• Recommended (inactivated vaccine), though not thoroughly studied in HIV-infected persons (see Centers for Disease Control and Prevention [CDC] guidelines for up-to-date recommendations).
  • The live, attenuated nasal vaccine is not recommended.
Tetanus, Diphtheria (Td); Tetanus, Diphtheria, Pertussis (Tdap)
  • Recommended (booster is recommended every 10 years in adults; or, if potential exposure [wound], after 5 years).
  • To protect against pertussis, substitute single dose of Tdap for Td booster in all patients aged 19-65 who have not received Tdap previously.
Measles, Mumps, Rubella (MMR)
  • Live vaccine is contraindicated for use in patients with severe immunosuppression (CD4 count of <200 cells/µL).
  • Recommended for all nonimmune persons with CD4 counts ≥200 cells/µL.
Varicella-Zoster (VZV)
  • Live vaccine is contraindicated for use in patients with severe immunosuppression (CD4 count of <200 cells/µL).
  • Consider for HIV-infected, VZV-seronegative persons with CD4 counts ≥200 cells/µL.
  • If vaccination results in infection with attenuated virus, treat with acyclovir.
  • Susceptible household contacts of susceptible HIV-infected individuals should be vaccinated.
  • Avoid exposure to VZV, if possible. If someone without immunity to VZV is exposed to VZV, administer varicella-zoster immune globulin (VZIG) as soon as possible (but within 96 hours).
  • Two doses (0, 3 months).
Human Papillomavirus (HPV)
  • Two vaccines:
    • Gardisil includes HPV strains 16 and 18 (oncogenic) and 6 and11 (wart causing)
    • Cervarix: includes HPV strains 16 and 18
  • Recommended for females aged 9-26.
  • Gardasil vaccine approved for males aged 9-26.
  • Not contraindicated for use in HIV-infected individuals, though no data are available regarding use in this group.
  • No data on efficacy in preventing anal dysplasia.
  • Recommended if risk factor is present (e.g., college freshmen living in dormitory, military recruits, asplenia, complement component deficiency, travel to or residence in endemic area, occupational exposure).

Immunizations for HIV-Infected Patients Traveling to Developing Countries

Routine vaccinations should be reviewed and updated before travel. All patients traveling to other countries should be evaluated for both routine and destination-specific immunizations and prophylaxes. Inactivated (killed) and recombinant vaccines (e.g., diphtheria-tetanus, rabies, hepatitis A, hepatitis B, Japanese encephalitis) should be used for HIV-infected persons just as they would be used for HIV-uninfected persons anticipating travel. For further information, see the U.S. Centers for Disease Control and Prevention (CDC) webpage. Recommendations specific to HIV-infected travelers are located in "The Immunocompromised Traveler" under the section called "Special Needs Travelers." Select the "Traveler's Health" option for regional travel documents and information on outbreaks.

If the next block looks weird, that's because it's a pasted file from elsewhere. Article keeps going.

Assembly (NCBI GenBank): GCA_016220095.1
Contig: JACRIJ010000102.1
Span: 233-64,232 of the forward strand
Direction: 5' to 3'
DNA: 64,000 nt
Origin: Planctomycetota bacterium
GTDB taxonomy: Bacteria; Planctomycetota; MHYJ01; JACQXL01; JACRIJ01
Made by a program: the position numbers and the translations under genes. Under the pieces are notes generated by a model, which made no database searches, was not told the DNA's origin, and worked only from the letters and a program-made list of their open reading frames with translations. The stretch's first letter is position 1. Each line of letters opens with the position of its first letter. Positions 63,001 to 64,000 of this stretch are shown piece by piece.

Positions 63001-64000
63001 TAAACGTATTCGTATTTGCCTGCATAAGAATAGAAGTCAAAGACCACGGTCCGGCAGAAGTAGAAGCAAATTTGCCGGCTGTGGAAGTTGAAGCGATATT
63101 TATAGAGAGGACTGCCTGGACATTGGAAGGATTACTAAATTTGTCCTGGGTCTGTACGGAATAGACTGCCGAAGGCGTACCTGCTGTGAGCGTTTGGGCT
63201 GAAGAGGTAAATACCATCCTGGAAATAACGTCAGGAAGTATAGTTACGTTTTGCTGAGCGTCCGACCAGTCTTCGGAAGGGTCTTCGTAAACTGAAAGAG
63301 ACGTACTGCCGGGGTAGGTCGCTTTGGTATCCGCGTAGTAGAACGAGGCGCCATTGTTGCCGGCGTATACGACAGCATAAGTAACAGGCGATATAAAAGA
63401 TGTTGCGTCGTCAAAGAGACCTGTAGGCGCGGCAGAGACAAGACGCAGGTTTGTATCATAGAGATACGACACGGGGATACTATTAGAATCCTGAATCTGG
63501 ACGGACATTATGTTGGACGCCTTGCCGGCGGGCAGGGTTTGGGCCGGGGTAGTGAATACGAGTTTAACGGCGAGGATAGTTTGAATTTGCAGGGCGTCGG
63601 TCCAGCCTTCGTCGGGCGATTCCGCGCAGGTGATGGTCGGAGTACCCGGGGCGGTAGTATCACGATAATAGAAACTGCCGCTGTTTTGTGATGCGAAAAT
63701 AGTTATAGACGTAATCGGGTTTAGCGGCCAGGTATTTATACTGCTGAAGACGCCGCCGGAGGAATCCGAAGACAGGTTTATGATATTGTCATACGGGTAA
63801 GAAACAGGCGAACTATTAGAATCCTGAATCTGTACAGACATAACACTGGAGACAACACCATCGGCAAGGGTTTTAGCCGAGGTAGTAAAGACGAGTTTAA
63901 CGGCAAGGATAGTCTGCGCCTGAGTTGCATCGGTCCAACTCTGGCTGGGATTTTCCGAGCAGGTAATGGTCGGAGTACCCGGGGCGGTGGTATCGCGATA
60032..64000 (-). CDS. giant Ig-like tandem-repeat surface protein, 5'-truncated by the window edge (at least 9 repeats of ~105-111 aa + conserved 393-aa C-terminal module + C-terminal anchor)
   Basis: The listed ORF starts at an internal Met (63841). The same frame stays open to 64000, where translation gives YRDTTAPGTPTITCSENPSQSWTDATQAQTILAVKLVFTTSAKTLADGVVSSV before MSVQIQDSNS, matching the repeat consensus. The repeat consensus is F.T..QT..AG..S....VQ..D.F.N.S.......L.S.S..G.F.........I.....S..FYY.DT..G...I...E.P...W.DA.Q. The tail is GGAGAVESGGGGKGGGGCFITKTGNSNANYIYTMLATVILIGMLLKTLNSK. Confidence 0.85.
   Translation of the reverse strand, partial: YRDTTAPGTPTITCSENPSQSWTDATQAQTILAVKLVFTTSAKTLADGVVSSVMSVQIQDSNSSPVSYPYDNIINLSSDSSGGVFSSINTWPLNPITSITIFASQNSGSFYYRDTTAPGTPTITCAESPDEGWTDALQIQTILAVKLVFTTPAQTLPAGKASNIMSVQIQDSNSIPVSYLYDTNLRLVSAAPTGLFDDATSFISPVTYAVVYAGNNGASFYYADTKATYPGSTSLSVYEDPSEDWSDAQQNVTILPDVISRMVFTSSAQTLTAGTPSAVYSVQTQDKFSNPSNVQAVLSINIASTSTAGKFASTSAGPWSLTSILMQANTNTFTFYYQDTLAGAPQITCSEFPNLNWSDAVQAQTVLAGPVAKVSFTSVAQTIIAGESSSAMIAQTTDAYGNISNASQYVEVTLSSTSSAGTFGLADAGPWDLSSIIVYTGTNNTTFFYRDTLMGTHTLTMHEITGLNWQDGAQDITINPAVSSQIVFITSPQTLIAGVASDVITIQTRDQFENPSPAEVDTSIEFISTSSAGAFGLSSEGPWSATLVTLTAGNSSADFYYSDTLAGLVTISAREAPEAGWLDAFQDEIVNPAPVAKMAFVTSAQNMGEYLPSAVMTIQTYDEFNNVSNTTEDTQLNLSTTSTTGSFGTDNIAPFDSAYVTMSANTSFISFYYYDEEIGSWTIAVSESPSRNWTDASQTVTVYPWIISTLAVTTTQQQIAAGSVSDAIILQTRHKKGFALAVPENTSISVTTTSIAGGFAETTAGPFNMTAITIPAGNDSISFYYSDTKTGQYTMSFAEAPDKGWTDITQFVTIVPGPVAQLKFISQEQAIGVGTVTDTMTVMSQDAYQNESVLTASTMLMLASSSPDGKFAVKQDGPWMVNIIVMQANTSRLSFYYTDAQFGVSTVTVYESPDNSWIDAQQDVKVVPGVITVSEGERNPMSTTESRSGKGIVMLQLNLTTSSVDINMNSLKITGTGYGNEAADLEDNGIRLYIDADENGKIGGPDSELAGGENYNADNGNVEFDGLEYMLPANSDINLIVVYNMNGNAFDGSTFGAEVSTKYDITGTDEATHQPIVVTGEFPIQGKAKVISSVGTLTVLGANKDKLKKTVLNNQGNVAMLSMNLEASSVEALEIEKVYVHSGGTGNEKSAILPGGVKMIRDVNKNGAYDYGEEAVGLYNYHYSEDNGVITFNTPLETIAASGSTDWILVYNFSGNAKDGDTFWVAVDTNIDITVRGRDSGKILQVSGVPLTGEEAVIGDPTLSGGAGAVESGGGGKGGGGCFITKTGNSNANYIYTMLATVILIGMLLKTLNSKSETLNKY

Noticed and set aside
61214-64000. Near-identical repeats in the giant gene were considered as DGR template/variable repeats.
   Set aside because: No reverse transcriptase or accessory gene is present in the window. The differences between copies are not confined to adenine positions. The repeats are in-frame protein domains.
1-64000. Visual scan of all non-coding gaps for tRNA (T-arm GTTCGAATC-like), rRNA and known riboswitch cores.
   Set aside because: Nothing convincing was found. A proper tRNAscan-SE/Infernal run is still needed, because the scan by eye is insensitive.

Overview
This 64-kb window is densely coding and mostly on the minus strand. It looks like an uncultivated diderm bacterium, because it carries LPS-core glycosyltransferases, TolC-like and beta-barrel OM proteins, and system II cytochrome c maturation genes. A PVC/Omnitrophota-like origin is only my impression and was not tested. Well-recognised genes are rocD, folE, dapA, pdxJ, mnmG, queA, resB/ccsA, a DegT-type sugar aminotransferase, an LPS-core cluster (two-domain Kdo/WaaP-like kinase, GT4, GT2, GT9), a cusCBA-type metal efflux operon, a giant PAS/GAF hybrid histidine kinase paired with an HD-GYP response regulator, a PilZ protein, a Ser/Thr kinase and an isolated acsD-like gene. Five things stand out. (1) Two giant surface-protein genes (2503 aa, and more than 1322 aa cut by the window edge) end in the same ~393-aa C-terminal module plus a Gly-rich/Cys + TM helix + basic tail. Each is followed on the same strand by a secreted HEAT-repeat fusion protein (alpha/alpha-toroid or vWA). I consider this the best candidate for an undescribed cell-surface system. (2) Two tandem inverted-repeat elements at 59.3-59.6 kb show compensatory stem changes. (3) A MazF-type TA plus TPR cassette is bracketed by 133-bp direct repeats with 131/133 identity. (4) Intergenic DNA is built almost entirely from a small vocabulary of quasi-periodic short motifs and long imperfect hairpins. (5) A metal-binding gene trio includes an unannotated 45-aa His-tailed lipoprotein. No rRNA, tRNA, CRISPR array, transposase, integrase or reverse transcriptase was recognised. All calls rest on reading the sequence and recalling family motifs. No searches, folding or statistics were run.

Decision making about immunization for the HIV-infected traveler should take into consideration the traveler's current CD4 cell count, history of an AIDS-defining illness, and clinical manifestations of symptomatic HIV. In the CDC recommendations, asymptomatic HIV-infected persons with CD4 counts of 200-500 cells/µL are considered to have limited immune deficits, whereas patients with CD4 counts of >500 cells/µL are considered to have no immunologic compromise. For patients taking antiretroviral therapy, current CD4 counts rather than nadir counts should be used in deciding about immunizations. The CDC recommends that newly diagnosed, treatment-naive patients with CD4 counts of <200 cells/µL delay travel until after immunologic reconstitution with antiretrovirals to minimize risk of infection and immune reconstitution illness during travel.

The following should be noted about specific vaccinations: